Between Art and Artifact
Archaeological Replicas and Cultural Production in Oaxaca, Mexico
Publication Year: 2012
Published by: University of Texas Press
Title Page, Copyright
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When Marcus Winter, a prominent archaeologist with the Mexican National Institute of Anthropology and History (known by its Spanish acronym, INAH), penned the above observation more than two decades ago, he gave voice to a concern shared by archaeologists, art historians, and museum professionals...
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It has been easy to conduct the research
for and write this book, and I am grateful to the
many people and institutions who have off ered their assistance in
bringing this project to completion.
I owe the biggest thanks to all of my friends and acquaintances in San Antonio Arrazola who generously gave of themselves and their...
1. Introduction: Between Art and Artifact
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I drove southwest from the city of Oaxaca toward the artisan village of San Antonio Arrazola, remembering my impressions of the town when I fi rst visited it in the spring of 1995. Much had changed in the intervening years, including the highway itself, which sported freshly paved asphalt. I passed through...
The Skull of Benito Juárez
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Sitting on the top step of the Southern Platform, one of Monte Albán’s impressive pyramid mounds, I scribbled the final notes from my morning observations and then glanced down at my watch. It was still early afternoon, just about 2:30 p.m. However, by that time the crowds that had earlier converged upon the archaeological zone...
2. A Wood-Carving Community
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As two popular English-language buying guides attest (Hancock Sandoval 1998; Rothstein and Rothstein 2007), the opportunity to purchase unique, locally produced craft s is one of central Oaxaca’s biggest draws. Craft s abound not only in Arrazola, but also in the city’s numerous shops and other nearby...
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Convincing his sister to let him borrow the photo would not be easy, warned Antonio Aragón,¹ a longtime replica seller at Monte Albán. When his father passed away some years ago, Antonio’s sister appointed herself caretaker of all of the important documents and the few family heirlooms that he left behind. She kept...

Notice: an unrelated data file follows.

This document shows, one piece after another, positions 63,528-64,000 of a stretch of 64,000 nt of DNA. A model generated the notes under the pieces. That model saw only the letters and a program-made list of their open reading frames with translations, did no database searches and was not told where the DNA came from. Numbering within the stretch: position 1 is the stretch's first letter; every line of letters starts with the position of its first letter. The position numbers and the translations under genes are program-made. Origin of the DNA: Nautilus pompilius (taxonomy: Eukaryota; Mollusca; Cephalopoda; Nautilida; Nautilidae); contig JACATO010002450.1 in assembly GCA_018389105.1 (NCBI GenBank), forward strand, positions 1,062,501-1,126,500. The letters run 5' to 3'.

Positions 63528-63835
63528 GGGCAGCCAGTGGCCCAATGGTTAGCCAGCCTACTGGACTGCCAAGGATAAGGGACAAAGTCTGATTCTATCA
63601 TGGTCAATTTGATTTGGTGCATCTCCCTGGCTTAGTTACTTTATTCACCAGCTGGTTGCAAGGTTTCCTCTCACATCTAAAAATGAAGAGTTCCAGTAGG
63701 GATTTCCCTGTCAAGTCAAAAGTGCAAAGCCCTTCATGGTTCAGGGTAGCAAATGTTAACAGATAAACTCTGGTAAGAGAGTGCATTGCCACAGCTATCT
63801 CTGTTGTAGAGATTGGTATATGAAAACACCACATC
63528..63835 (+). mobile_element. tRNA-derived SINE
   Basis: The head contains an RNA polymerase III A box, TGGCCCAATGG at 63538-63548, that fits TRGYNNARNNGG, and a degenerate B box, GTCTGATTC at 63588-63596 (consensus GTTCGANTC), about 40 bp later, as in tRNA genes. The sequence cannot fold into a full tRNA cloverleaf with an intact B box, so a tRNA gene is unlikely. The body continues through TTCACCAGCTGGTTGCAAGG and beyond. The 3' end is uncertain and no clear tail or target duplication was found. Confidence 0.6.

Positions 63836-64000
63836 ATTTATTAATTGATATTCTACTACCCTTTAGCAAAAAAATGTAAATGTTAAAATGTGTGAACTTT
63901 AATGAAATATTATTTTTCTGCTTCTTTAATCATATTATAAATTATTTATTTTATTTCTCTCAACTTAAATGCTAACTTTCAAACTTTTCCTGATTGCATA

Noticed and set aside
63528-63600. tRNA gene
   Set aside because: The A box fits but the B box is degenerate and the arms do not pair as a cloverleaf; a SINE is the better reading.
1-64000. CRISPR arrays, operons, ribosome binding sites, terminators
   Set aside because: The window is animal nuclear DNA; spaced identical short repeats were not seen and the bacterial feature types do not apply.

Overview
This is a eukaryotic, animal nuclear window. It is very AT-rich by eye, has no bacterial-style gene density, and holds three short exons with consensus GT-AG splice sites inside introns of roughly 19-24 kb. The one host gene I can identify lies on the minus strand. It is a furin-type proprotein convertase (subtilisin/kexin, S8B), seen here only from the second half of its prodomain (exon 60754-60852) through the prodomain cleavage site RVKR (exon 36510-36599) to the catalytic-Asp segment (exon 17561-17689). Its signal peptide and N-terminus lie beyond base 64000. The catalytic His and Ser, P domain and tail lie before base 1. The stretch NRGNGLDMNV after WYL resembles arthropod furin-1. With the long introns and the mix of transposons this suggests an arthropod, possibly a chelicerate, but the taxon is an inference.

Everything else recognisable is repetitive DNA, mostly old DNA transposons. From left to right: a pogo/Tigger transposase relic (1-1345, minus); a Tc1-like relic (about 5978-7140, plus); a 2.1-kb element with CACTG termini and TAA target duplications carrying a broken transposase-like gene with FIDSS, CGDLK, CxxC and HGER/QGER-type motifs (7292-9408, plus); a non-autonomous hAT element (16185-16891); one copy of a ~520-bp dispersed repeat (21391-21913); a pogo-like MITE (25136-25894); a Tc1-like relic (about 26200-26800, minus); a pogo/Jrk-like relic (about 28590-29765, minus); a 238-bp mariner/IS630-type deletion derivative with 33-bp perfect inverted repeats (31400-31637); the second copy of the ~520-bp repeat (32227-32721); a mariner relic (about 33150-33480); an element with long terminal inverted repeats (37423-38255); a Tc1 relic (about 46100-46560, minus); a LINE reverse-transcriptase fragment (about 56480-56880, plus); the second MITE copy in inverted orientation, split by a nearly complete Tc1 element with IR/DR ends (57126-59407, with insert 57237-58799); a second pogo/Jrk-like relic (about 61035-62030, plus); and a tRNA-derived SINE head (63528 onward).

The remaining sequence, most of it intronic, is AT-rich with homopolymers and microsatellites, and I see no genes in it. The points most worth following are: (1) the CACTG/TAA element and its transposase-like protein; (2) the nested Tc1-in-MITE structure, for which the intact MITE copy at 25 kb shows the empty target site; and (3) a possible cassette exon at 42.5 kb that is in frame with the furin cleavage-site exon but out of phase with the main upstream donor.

3. Arrazola’s Other Craft
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As the official "birthplace of the Alebrijies," Arrazola is much touted by guidebooks and other media promoting the art and culture of Oaxaca. But complicating Arrazola’s image as a traditional wood-carving village is a group of men who dedicate themselves to the production and sale of replicas of pre-Hispanic artifacts at Monte Albán, the largest, most visited archaeological zone...
To the Top of Monte Albán
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I glanced down at my watch: 9:25 A.M., only five more minutes until we were scheduled to leave. My gaze settled on the hot pink wall in front of me, where someone had painted a giant multicolored map of the state of Oaxaca. A connect-the-dots pattern informed tourists...
4. Crafting the Past in the Present
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The man in Oaxaca still makes [replicas]. A beautiful piece came out here one day—brought by a woman with a baby. It was made by the man. His father and his uncles made them too. He grew up in the profession, but he’s better than either of them ever were. . . . I was told about a piece in Ocotlán that someone told me was a first epoch piece...
Views from the Pyramid
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I looked upward from my position at the base of the giant stone staircase leading up to Monte Albán’s South Platform. No matter how many times I climbed up those pyramid steps, I always arrived at the top feeling a sense of vertigo and as if my lungs were about to...
5. Replicating Authenticity, Authenticating Replicas
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Traveler Lee Arnold (2002) recounted his experience at Monte Albán on www.BootsnAll.com, a website billing itself as “the ultimate resource for the independent traveler.” In contrast to the Mexican tourist discussed in the preceding vignette, Arnold portrays himself as too savvy to be taken in by the “discourse of uncertainty” (van der Spek 2008) maintained by vendors...
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"No mczocalo!" and "we don't want McDollars!,” read protesters’ signs. In 2002 the city of Oaxaca made headline news in the United States and throughout the world for what many regarded as a milestone victory for the anti-globalization movement. Aft er multiple...
6. Replicas and the Ambiguity of Race and Indigeneity
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I stood at Monte Albán with Alberto, an artisan, and his customer. Alberto tried to close the sale as I strategically remained a few feet away as. His asking price was 100 pesos (roughly ten U.S. dollars) for two small figurines representing a Pre-Hispanic acrobat and a “ jaguar god”—designs loosely based on Oaxacan archaeological motifs. I recognized the pieces from Alberto’s home workshop in Arrazola...
7. Why Fake Jaguar Gods Matter
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As concerns mount that globalization is eroding the distinctions that give places their unique character, Oaxaca retains its aura of cultural alterity even as it experiences the penetration of multinational capital and flows of visitors from around the world. Mexico City– based writer and travel columnist Barbara Kastelein describes a network of social actors and institutions...
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Publication Year: 2012